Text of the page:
LONDON - Syria could become a "Mediterranean Afghanistan" if the international community does not act to end its civil war, Turkish president Abdullah Gul warned in an interview published by the Guardian on Sunday.
Gul, who was speaking to the British newspaper during a visit to the Scottish capital Edinburgh, called the world's response "very disappointing" and said the UN Security Council's reaction had been a "disgrace".
He argued that many of the war's casualties could have been avoided if the outside world had reacted strongly to President Bashar al-Assad's crackdown against rebel forces, which he warned were now in danger of becoming radicalised.
Relations between once close allies Damascus and Ankara have deteriorated since the uprising, which began in March 2011.
The president warned he would react "in the strongest way possible" if the conflict spilled over the 900-kilometre (565-mile) border.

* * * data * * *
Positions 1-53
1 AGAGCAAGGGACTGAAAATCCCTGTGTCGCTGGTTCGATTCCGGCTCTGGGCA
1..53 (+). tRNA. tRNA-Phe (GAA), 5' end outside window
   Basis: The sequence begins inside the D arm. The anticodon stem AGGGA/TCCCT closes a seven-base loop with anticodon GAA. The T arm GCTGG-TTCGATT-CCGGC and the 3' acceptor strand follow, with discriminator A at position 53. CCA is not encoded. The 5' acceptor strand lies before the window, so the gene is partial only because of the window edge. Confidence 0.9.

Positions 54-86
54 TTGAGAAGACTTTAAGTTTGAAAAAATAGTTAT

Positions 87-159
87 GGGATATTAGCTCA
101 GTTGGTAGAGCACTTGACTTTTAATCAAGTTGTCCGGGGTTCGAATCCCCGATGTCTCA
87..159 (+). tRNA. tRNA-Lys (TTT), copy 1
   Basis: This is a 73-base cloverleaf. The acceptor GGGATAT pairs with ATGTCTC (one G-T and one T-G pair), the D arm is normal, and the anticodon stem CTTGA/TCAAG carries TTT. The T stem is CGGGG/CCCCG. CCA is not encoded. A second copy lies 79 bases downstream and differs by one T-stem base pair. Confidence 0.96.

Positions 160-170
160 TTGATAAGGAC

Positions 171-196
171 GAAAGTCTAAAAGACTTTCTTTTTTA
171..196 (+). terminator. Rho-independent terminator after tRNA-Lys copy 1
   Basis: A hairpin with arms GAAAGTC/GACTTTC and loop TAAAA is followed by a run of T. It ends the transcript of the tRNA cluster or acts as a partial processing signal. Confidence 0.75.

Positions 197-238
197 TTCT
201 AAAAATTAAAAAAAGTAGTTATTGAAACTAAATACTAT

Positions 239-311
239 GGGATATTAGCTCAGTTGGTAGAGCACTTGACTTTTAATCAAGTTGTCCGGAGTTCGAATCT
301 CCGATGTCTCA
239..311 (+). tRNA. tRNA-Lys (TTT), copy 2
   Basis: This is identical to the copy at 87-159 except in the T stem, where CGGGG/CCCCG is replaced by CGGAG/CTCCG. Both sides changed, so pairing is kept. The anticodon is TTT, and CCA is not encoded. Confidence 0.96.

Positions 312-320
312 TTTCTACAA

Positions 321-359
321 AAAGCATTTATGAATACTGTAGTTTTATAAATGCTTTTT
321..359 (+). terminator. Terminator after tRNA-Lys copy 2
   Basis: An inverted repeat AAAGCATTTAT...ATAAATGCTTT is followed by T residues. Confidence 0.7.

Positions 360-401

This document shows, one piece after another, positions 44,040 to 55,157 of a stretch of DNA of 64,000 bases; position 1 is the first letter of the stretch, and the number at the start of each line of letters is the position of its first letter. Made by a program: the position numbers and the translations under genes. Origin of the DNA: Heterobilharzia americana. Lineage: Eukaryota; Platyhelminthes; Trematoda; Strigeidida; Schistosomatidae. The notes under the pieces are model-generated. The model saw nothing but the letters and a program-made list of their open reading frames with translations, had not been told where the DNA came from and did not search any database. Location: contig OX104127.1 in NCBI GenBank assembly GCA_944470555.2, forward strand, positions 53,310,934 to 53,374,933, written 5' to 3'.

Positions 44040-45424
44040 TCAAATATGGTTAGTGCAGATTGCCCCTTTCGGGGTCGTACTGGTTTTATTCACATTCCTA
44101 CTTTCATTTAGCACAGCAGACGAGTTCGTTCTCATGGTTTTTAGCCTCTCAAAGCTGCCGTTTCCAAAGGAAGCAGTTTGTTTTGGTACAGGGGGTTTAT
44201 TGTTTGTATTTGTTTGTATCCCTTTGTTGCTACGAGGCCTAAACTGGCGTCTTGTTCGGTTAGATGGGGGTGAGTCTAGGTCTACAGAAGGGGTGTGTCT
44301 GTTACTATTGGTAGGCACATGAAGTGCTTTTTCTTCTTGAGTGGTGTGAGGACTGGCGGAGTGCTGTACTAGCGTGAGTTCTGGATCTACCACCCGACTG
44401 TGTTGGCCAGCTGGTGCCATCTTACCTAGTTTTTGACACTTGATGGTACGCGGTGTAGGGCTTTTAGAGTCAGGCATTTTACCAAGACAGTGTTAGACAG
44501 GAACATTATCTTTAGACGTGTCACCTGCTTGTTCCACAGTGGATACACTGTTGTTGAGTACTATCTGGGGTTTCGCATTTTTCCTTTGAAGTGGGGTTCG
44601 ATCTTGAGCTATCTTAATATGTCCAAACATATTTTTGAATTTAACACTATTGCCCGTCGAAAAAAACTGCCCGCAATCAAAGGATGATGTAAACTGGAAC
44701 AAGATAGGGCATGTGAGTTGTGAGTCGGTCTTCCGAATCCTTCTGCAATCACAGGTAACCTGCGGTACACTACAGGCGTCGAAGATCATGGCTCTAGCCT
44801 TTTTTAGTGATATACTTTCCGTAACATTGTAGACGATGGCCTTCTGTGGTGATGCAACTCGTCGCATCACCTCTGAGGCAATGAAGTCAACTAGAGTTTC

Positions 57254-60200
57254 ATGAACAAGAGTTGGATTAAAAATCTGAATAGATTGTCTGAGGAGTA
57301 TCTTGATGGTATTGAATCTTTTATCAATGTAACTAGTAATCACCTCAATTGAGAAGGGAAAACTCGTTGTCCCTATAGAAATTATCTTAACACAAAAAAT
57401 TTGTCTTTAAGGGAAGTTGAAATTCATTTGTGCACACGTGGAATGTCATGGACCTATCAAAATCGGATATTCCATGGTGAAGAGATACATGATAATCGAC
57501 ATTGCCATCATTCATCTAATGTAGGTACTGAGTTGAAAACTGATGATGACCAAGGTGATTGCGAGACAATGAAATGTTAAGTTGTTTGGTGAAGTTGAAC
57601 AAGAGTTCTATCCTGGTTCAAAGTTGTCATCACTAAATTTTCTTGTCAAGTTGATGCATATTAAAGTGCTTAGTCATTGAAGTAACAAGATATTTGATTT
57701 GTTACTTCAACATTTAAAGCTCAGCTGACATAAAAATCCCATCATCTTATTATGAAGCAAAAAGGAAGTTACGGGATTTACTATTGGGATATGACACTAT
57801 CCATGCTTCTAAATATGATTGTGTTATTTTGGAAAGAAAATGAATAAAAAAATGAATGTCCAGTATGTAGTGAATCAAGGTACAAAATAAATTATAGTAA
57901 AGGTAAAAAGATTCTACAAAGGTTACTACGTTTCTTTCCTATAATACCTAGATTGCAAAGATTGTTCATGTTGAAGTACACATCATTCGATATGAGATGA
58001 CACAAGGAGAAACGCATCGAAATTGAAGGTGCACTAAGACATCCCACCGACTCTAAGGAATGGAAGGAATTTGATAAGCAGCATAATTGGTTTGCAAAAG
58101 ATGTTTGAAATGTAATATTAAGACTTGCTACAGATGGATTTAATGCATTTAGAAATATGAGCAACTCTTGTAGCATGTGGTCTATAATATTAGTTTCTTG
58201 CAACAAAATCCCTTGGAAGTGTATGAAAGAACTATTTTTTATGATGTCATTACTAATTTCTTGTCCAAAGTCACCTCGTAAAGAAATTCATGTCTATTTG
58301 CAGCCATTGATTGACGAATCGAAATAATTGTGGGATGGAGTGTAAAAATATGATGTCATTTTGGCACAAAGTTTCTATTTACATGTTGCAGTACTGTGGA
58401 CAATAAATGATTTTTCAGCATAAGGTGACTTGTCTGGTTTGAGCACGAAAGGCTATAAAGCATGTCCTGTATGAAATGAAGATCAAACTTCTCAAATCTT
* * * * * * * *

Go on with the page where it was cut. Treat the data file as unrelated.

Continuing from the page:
"But let me also say that this is not a bilateral issue between Turkey and Syria," he added in comments published on the Guardian's website.
"We did not have any conflict with Syria, but when... there was massacring of the people of Syria, then it became a matter for mankind, for us all."
Some 200,000 refugees are currently living in camps in Turkey, according to Gul.
He went on to say that the "indifference" of the international community was breeding extremism.